Monday, January 05, 2009

Testability and Reproducibility

Doug Szabo has asked me two interesting questions, and we thought we would share my answers.

Doug: Can you point me to some guiding literature that explains how to make code testable?


Explanation: I noticed at least one mention in Perfect Software: and Other Illusions about Testing of making code testable. I have seen that language in a couple of other software testing books, including Software Testing Techniques. I have even been told by more than one developer that they needed to "make the code more testable" before they wanted me to start testing. Since the developers who told me this didn't have the faintest clue what testing was about, I really don't know what they intended to do with their code. Apparently, neither did they - I eventually asked, "what do you need to do to make it more testable?", to which they replied that they didn't know. I was and still am confounded by the lack of explanation for what it is that makes code testable. I understand when code is very difficult to test, like when you have a "horrible loop" (Software Testing Techniques), or when multithreaded code is not first tested in single thread contexts, but I don't understand what needs to be done to code to make it testable. Are we talking about instrumenting the code with Debug statements, assert statements, or some symbol that a test tool can detect?
Jerry: I share your dismay at the lack of publications about how to make code testable. There are many, many little techniques (like initialization on entry, not exit; eliminating as many special cases as possible; and general simplification for a reader), but they're not as important as three things:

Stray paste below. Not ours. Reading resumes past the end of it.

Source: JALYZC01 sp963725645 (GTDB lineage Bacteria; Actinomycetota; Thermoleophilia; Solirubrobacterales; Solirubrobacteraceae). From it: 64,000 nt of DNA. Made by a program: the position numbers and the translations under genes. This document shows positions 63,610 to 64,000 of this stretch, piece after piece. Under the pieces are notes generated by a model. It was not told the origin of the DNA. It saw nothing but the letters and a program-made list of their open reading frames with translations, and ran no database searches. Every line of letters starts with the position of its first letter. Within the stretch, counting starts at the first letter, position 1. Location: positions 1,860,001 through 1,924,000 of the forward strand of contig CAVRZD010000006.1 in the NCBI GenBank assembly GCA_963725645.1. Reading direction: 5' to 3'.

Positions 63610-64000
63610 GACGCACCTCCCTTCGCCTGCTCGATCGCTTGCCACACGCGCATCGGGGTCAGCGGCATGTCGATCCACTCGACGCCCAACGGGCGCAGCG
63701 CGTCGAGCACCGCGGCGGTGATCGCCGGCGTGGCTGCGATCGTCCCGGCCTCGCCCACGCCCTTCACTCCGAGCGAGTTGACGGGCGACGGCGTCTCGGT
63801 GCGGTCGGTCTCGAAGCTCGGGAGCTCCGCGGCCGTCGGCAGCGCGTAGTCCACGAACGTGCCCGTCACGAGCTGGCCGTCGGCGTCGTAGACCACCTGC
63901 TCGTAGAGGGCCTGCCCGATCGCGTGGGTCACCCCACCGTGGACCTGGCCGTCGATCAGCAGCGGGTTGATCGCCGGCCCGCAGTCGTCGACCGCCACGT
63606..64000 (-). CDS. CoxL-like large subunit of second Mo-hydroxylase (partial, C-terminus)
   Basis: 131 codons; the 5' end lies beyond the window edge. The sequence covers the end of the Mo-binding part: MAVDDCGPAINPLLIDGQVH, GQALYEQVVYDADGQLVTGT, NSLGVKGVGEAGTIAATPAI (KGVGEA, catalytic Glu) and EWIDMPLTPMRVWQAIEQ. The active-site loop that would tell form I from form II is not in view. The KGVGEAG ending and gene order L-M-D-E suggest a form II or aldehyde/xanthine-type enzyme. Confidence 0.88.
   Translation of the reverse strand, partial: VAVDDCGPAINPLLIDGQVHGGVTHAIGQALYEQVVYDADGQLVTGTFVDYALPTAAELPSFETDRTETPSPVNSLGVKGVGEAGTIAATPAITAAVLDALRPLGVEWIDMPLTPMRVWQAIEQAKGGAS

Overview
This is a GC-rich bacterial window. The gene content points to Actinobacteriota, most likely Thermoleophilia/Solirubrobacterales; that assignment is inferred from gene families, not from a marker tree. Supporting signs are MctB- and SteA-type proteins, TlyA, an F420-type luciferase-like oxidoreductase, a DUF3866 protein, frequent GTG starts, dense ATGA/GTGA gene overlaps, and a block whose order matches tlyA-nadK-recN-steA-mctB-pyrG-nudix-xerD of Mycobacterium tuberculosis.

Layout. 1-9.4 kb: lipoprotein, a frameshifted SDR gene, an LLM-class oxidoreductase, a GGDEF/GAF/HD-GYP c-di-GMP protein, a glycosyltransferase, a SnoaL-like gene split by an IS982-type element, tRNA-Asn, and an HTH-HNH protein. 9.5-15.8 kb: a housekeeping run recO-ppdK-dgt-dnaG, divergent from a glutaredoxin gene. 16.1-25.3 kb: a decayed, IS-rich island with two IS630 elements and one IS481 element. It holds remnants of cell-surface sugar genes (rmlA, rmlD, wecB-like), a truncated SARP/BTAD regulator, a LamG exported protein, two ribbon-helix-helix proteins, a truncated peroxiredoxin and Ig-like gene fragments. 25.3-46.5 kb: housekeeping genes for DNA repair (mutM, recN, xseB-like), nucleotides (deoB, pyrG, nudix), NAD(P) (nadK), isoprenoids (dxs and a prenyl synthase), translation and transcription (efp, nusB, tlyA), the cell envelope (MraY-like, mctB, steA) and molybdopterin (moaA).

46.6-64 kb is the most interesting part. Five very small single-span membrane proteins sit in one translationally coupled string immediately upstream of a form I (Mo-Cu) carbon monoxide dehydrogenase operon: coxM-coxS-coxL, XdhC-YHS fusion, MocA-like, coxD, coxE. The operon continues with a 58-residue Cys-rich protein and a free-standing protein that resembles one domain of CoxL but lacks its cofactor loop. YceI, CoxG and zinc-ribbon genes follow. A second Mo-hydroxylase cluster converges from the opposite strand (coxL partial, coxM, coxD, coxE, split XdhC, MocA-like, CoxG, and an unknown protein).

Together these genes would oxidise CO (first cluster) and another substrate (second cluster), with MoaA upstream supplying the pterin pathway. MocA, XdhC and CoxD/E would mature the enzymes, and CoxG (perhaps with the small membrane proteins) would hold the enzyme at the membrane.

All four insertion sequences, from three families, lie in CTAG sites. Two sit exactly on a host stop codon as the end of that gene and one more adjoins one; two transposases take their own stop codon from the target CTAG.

1. All code should be open code that anyone in the project can read and critique.

2. All code must be reviewed in a technical review (see my The Handbook of Walthroughs, Inspections, and Technical Reviews)--in which at one professional tester is present and fully participating.

3. Same as 2, except for design reviews and requirements reviews).

If you do these thing, the organization will quickly learn how to make code testable.

But, yes, someone should write the book and start with these three things.

Q2: Do you have some strategies for triaging bugs that do not reproduce consistently?

Explanation: I was a developer before my current role of tester. Hey. Don't roll your eyes at me. I was an engineer (a real one, with a professional license and all that hoopla) before I became a developer. So I already knew the value of testing, even if I didn't know what software testing really was. Well, as an engineer it was crucial that tests be designed such that the results would be reproducible, and measurable against a control. When I got into software development, I tried to stick to the engineering principle with respect to testing. Unfortunately, as I worked on larger software projects, particularly those where my code talked to other processes, and also where I had multiple threads running, I found that bugs were starting to occur where steps to reproduce did not consistently reproduce the bug. Oh oh. I knew that meant there was something wrong, I just didn't have something that I could run under a debugger and know where to set a breakpoint. As a developer, it seemed like there were always enough reproducible bugs that I had lots of excuses to avoid trying to solve those that might not reproduce. Now, as a tester, I am empathetic to developers and have a self-imposed guideline to make an entry of any non-reproducible issue, but at the same time I don't assign it to the pool of issues to fix until a set of steps to consistently reproduce is found. What I got out of Perfect Software is that perhaps I should be passing the tough to reproduce issues over to the pool to fix, but then what would you recommend for a triage approach, to convince stakeholders to take those issues as seriously as the ones that do consistently reproduce?